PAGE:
I can’t take any credit for this script. Rich Adams created it and shared kindly on github:

https://gist.github.com/richadams/384020d6e4e6d4f400d7

Steps:

1. Login to AWS account

2. IAM > Users > Username > Security Credentials > Create Access Key

3. Add ‘Access key Id’ and ‘Secret access key’ to relevant section in the script

4. Make sure script is executable (chmod +x)

5. Run script, outputting security groups to text file i.e.

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sh aws_security_group_details.sh >> aws_all_regions_secgroups.txt
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6. Remove access key from AWS > IAM if not longer required

Code below in case the version is removed from github:

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#!/bin/bash
# Requires: awscli (http://aws.amazon.com/cli/)
# Prints out a list of all security groups and their settings, just for quickly auditing it.

# Your AWS credentials
if [ -z ${AWS_ACCESS_KEY_ID} ]; then
export AWS_ACCESS_KEY_ID=’***’
export AWS_SECRET_ACCESS_KEY=’***’
fi

# Want to do this for all regions…
REGIONS=(`aws ec2 describe-regions –region us-west-1 –output text | grep “-” | awk -F\t ‘{print $3}’`)
for REGION in ${REGIONS[*]}; do
echo “=> $REGION”

# Grab all the security group info for this region in one call.
GFILE=’/tmp/aws-sec-groups’
aws ec2 describe-security-groups –region $REGION –output text > $GFILE

# Grab list of actively used security groups for EC2.
EC2FILE=’/tmp/aws-sec-groups-ec2′
aws ec2 describe-instances –query ‘Reservations[*].Instances[*].SecurityGroups[*].GroupId’ –output text –region $REGION | tr ‘\t’ ‘\n’ | sort | uniq > $EC2FILE

# Grab list of actively used security groups for RDS.
RDSFILE=’/tmp/aws-sec-groups-rds’
aws rds describe-db-security-groups –query ‘DBSecurityGroups[*].EC2SecurityGroups[*].EC2SecurityGroupId’ –output text –region $REGION | tr ‘\t’ ‘\n’ | sort | uniq > $RDSFILE

# Loop over each line of the file and parse it.
old_IFS=$IFS; IFS=$’\n’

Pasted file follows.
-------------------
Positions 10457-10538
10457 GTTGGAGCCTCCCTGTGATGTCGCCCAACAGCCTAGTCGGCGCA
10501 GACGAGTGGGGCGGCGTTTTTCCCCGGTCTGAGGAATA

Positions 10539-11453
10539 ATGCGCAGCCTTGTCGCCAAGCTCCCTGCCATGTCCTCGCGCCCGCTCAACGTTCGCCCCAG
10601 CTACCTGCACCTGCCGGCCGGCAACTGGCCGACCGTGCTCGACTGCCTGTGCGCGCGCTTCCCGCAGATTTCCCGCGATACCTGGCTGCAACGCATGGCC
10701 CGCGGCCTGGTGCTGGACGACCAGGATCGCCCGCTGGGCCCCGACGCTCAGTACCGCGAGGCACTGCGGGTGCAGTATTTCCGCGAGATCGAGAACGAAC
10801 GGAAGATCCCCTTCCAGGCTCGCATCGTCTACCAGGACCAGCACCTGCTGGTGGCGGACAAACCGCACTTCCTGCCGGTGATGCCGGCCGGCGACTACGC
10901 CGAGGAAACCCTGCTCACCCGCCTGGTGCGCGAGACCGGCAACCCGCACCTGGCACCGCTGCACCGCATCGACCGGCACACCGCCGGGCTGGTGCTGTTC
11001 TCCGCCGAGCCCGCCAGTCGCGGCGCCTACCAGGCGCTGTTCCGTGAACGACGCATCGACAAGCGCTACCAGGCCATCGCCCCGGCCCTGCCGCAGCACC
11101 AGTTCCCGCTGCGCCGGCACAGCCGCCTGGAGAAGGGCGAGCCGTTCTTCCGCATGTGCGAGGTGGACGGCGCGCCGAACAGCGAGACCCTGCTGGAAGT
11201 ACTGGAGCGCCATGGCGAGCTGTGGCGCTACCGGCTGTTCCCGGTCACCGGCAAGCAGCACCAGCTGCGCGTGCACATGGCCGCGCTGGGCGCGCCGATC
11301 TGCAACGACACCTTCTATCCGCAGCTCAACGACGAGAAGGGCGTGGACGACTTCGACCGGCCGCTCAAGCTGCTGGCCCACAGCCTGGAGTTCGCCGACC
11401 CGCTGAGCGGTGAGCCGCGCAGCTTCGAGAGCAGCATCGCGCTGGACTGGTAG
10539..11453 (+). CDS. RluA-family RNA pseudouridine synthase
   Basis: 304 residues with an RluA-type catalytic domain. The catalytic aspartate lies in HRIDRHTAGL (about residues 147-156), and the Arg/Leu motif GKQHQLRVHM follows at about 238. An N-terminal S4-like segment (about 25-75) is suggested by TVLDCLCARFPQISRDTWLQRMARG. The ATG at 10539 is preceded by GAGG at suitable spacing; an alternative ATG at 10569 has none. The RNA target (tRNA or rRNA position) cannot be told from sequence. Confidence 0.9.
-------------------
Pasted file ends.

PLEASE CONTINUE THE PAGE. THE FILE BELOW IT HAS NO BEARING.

cat $GFILE | while read line
do
case $line in
# Header
SECURITYGROUPS*)
PORT_HAS_GLOBAL_RULE=0
SID=(`echo $line | awk -F\t ‘{print $3}’`)
GNAME=(`echo $line | awk -F\t ‘{print $4}’`)

# Determine if this group is currently being used by an EC2/RDS instance.
EXTRA=””
grep $SID $EC2FILE &> /dev/null
if [ $? -ne 0 ]; then
grep $SID $RDSFILE &> /dev/null
if [ $? -ne 0 ]; then
EXTRA=” <= ** Not currently used by any EC2 or RDS instance in this region!" fi fi echo " => $SID ($GNAME) $EXTRA”
;;

# Rule Info
IPPERMISSIONS*)
INPORT=(`echo $line | awk -F\t ‘{print $2}’`)
OUTPORT=(`echo $line | awk -F\t ‘{print $4}’`)
PROTO=(`echo $line | awk -F\t ‘{print $3}’`)
;;
IPRANGES*)
EXTRA=””
CIDR=(`echo $line | awk -F\t ‘{print $2}’`)

# If a global rule was already seen for this port combo, then this rule is redundant!
if [[ “$PORT_HAS_GLOBAL_RULE” = “$PROTO:$INPORT-$OUTPORT” ]] ; then
EXTRA=” <= ** Redundant, /0 was already specified for $PORT_HAS_GLOBAL_RULE." fi # Check if we have the global rule enabled. if [[ "$CIDR" = "0.0.0.0/0" ]]; then EXTRA=" (!!)" # Mark it as potentially dangerous. PORT_HAS_GLOBAL_RULE="$PROTO:$INPORT-$OUTPORT" # Also keep track, as it makes other rules redundant. fi echo -e " => $PROTO:$INPORT->$OUTPORT\t\t$CIDR $EXTRA”
;;
USERIDGROUPPAIRS*)
EXTRA=””
GROUPID=(`echo $line | awk -F\t ‘{print $2}’`)
GROUPNAME=(`echo $line | awk -F\t ‘{print $3}’`)

# If a global rule was already seen for this port combo, then this rule is redundant!
if [[ “$PORT_HAS_GLOBAL_RULE” = “$PROTO:$INPORT-$OUTPORT” ]] ; then
EXTRA=” <= ** Redundant, /0 was already specified for $PORT_HAS_GLOBAL_RULE." fi echo -e " => $PROTO:$INPORT->$OUTPORT\t\t$GROUPID ($GROUPNAME) $EXTRA”
;;
esac
done
IFS=$old_IFS

# Clean up
rm $GFILE
rm $EC2FILE
rm $RDSFILE
done

# Remove any credentials from env.
unset AWS_ACCESS_KEY_ID
unset AWS_SECRET_ACCESS_KEY

echo “”
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Written by Matt Cooper
Hi, I'm Matt Cooper. I started this blog to pretty much act as a brain dump area for things I learn from day to day. You can contact me at: matt@matthewc424.sg-host.com.